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This week brought news of yet another massive leak of personal information: a database of contact information on some 33 million professionals compiled and sold by the firm NetProspex, part of Dun & Bradstreet (or D&B for short).
According to a blog post by security researcher Troy Hunt, the database of US professionals was provided to him by a reliable source and contains personal contact information including addresses, phone numbers and email addresses. The database is searchable by a variety of factors including employer and job description.
The data is a gold mine for businesses and marketers, but also for cybercriminals or nation-state hackers. There is information on more than 100,000 employees of the Department of Defense. Hunt notes that the “job titles” field includes entries such as titles such as "Soldier" (2,700 of them), "Chemical Engineer,” and "Intelligence Analyst" (there are 715 of those listed).
More than 33,000 IBM employees are listed in the database, as well as more than 67,000 AT&T employees. Individuals working for Citigroup, Wells Fargo and other Fortune 500 firms are also well represented in the data, Hunt notes.
What is the source of this leak of information? Does this even constitute a leak? Dun & Bradstreet says “we don’t know” and “no.” In an email statement to a ZDNet reporter, the firm noted that the information obtained by Hunt was not obtained by hacking the company’s systems and “the bulk data had been sold to ‘thousands’ of other firms,” any one of whom could be the source of the data.
Dun & Bradstreet also downplayed the risk to those whose data was exposed. The data obtained by the company is "generally publicly available business contact data, used for sales and marketing purposes."
That may be true individually for each person whose name appears in that database (that is: we could find this information about “John Smith” via public records searches). But it sorely downplays the importance and impact of the scale of this leak. Assuming you could fit all the D&B data for each person in this database on a single sheet of paper, that pile of papers would be more than 2.5 miles (4 kilometers) tall – higher than many mountains.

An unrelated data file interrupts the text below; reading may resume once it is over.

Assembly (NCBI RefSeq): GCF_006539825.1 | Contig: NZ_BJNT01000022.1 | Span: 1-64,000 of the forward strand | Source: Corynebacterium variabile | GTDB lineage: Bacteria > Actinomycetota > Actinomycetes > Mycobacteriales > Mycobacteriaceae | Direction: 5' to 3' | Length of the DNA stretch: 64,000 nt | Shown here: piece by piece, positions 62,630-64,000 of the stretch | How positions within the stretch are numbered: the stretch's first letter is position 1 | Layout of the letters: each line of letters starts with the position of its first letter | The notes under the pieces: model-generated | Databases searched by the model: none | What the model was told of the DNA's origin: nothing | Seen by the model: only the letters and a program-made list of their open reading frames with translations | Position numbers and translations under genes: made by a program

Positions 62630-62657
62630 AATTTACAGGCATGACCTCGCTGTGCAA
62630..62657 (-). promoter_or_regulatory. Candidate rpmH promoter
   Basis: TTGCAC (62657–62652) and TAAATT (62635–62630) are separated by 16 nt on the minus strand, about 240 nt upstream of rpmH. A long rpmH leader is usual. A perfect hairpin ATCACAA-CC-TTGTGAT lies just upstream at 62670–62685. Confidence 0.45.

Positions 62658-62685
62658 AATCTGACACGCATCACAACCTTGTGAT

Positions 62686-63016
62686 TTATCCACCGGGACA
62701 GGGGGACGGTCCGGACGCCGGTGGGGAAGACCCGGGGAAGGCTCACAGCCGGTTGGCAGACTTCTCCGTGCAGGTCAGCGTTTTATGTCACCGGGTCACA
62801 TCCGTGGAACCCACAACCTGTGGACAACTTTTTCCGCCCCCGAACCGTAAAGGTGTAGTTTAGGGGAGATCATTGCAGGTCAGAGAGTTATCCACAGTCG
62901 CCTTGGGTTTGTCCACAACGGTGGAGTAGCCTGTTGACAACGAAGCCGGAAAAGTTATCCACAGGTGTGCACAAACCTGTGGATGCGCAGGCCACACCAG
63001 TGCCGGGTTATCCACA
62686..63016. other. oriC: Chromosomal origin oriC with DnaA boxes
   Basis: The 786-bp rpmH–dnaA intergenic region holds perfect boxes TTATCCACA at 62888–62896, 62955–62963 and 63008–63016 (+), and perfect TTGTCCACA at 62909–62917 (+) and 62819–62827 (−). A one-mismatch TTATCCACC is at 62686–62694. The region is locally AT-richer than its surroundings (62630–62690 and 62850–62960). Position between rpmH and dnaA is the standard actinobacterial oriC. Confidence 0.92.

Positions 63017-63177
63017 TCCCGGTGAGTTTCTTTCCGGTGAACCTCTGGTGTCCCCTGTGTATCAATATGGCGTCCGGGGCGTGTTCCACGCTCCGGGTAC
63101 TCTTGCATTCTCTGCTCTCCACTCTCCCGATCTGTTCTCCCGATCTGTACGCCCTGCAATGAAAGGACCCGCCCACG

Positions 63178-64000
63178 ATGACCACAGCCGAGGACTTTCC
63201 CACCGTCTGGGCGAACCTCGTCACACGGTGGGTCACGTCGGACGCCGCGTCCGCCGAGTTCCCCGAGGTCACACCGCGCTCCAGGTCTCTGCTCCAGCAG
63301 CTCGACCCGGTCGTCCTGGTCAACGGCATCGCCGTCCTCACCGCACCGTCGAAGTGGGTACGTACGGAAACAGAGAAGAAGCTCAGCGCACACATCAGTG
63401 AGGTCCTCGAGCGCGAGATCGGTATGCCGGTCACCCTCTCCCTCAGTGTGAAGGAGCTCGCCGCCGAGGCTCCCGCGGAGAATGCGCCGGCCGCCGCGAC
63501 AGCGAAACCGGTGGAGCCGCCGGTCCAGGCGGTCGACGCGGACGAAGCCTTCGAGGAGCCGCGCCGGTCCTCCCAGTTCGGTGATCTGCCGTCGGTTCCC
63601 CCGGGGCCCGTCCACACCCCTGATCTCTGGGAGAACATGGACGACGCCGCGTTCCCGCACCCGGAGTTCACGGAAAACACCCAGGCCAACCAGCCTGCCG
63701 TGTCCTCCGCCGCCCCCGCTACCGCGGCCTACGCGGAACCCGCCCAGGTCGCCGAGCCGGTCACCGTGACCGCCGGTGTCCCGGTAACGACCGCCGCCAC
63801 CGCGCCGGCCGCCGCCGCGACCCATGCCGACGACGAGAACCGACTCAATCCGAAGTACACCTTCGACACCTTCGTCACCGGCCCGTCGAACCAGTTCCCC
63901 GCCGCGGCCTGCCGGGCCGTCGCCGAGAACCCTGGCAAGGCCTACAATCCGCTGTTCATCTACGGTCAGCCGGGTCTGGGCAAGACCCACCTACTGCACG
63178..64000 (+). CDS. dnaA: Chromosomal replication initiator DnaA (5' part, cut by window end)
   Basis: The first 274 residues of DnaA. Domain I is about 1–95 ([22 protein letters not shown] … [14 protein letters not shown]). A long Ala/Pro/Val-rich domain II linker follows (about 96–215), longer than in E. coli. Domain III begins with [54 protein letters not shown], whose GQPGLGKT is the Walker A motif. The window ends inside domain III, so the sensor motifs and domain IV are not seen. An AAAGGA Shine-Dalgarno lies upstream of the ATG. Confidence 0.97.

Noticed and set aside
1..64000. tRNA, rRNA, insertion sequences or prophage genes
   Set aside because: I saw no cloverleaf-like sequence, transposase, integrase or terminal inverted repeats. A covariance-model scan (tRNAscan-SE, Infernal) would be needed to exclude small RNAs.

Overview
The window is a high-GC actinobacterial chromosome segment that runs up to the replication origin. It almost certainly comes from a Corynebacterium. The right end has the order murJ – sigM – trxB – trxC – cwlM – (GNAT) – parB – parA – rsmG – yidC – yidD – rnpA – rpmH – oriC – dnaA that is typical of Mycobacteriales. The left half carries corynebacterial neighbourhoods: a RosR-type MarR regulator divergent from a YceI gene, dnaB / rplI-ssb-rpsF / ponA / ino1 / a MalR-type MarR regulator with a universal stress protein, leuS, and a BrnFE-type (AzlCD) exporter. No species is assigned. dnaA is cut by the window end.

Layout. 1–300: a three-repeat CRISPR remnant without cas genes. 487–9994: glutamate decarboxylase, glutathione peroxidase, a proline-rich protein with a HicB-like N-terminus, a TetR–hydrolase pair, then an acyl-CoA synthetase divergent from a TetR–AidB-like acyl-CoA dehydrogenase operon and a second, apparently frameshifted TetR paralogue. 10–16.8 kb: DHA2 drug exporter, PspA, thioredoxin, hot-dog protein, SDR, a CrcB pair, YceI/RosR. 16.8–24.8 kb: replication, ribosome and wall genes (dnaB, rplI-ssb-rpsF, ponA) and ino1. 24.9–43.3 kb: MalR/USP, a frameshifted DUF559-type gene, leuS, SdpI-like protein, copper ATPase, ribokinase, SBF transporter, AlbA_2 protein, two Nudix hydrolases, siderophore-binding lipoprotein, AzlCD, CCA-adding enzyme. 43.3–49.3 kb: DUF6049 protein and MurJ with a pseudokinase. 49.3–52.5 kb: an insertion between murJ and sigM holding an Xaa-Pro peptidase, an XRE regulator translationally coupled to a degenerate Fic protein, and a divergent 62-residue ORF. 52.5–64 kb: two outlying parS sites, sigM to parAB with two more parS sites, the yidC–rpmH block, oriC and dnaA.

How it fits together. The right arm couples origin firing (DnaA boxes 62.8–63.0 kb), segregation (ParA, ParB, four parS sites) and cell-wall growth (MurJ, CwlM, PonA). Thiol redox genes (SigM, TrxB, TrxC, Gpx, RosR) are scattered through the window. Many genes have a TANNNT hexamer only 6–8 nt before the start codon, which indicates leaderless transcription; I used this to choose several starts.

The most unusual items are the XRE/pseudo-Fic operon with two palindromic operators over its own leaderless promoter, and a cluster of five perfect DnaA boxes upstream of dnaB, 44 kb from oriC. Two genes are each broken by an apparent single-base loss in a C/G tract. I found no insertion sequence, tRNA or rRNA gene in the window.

It is true that regulated financial or health information like bank account numbers wasn’t part of this data horde, nor was sensitive information like Social Security Numbers. But malicious actors don’t need all the data in one place. They can simply add this trove to other troves of information, then use software to correlate and integrate the new data, fleshing out fuller, richer profiles of individuals or organizations.
In writing about the leak, Troy Hunt noted a recent editorial by World Wide Web inventor Sir. Tim Berners Lee. Writing on the 28th anniversary of his original proposal sketching out the idea of a Web, the Internet luminary opined in The Guardian that 3 trends threaten to undermine the original promise of the Web. Top among the threats, is Berners Lee’s contention that “we’ve lost control of our data.”
“The current business model for many websites offers free content in exchange for personal data,” Berners Lee wrote. “As our data is then held in proprietary silos, out of sight to us, we lose out on the benefits we could realise (sp) if we had direct control over this data and chose when and with whom to share it.”
That data, Berners Lee observes, is also an easy target for the prying eyes of governments and oppressive regimes. What Berners Lee doesn’t say, but that should be added, is that the aggregation of data in silos that are out of users’ direct control (or even knowledge) is a boon for cybercriminals and fraudsters as well as nation-state actors.
The Dun & Bradstreet leak, despite its size, is unremarkable. It comes within days of the exposure of sensitive information on some 4,000 Air Force officers including sensitive information like Social Security Numbers and details from confidential personnel files. Just yesterday, four men, including members of Russia’s FSB security services, were charged with hacking 500 million Yahoo! Accounts. In January, researchers discovered a database containing close to 400 million unique email addresses that belonged to River City Media, a notorious spam email outfit.
If this starts to look and sound like a slow-moving crisis, that’s because it is. As we learned with the flaming Cuyahoga River that Time Magazine documented in 1969 and that led to the passage of the Clean Water Act, public sentiment and the desire for action often takes years to crystallize (the same river caught fire on a dozen occasions prior to the ’69 incident, the earliest dating to the turn of the century). Simply put: people can accustom themselves to the most outrageous of conditions and become inured to them. What’s needed is an acute sense of outrage and a desire for change. We’ll see if the latest breaches bring that about. But, thus far, I’m not holding my breath.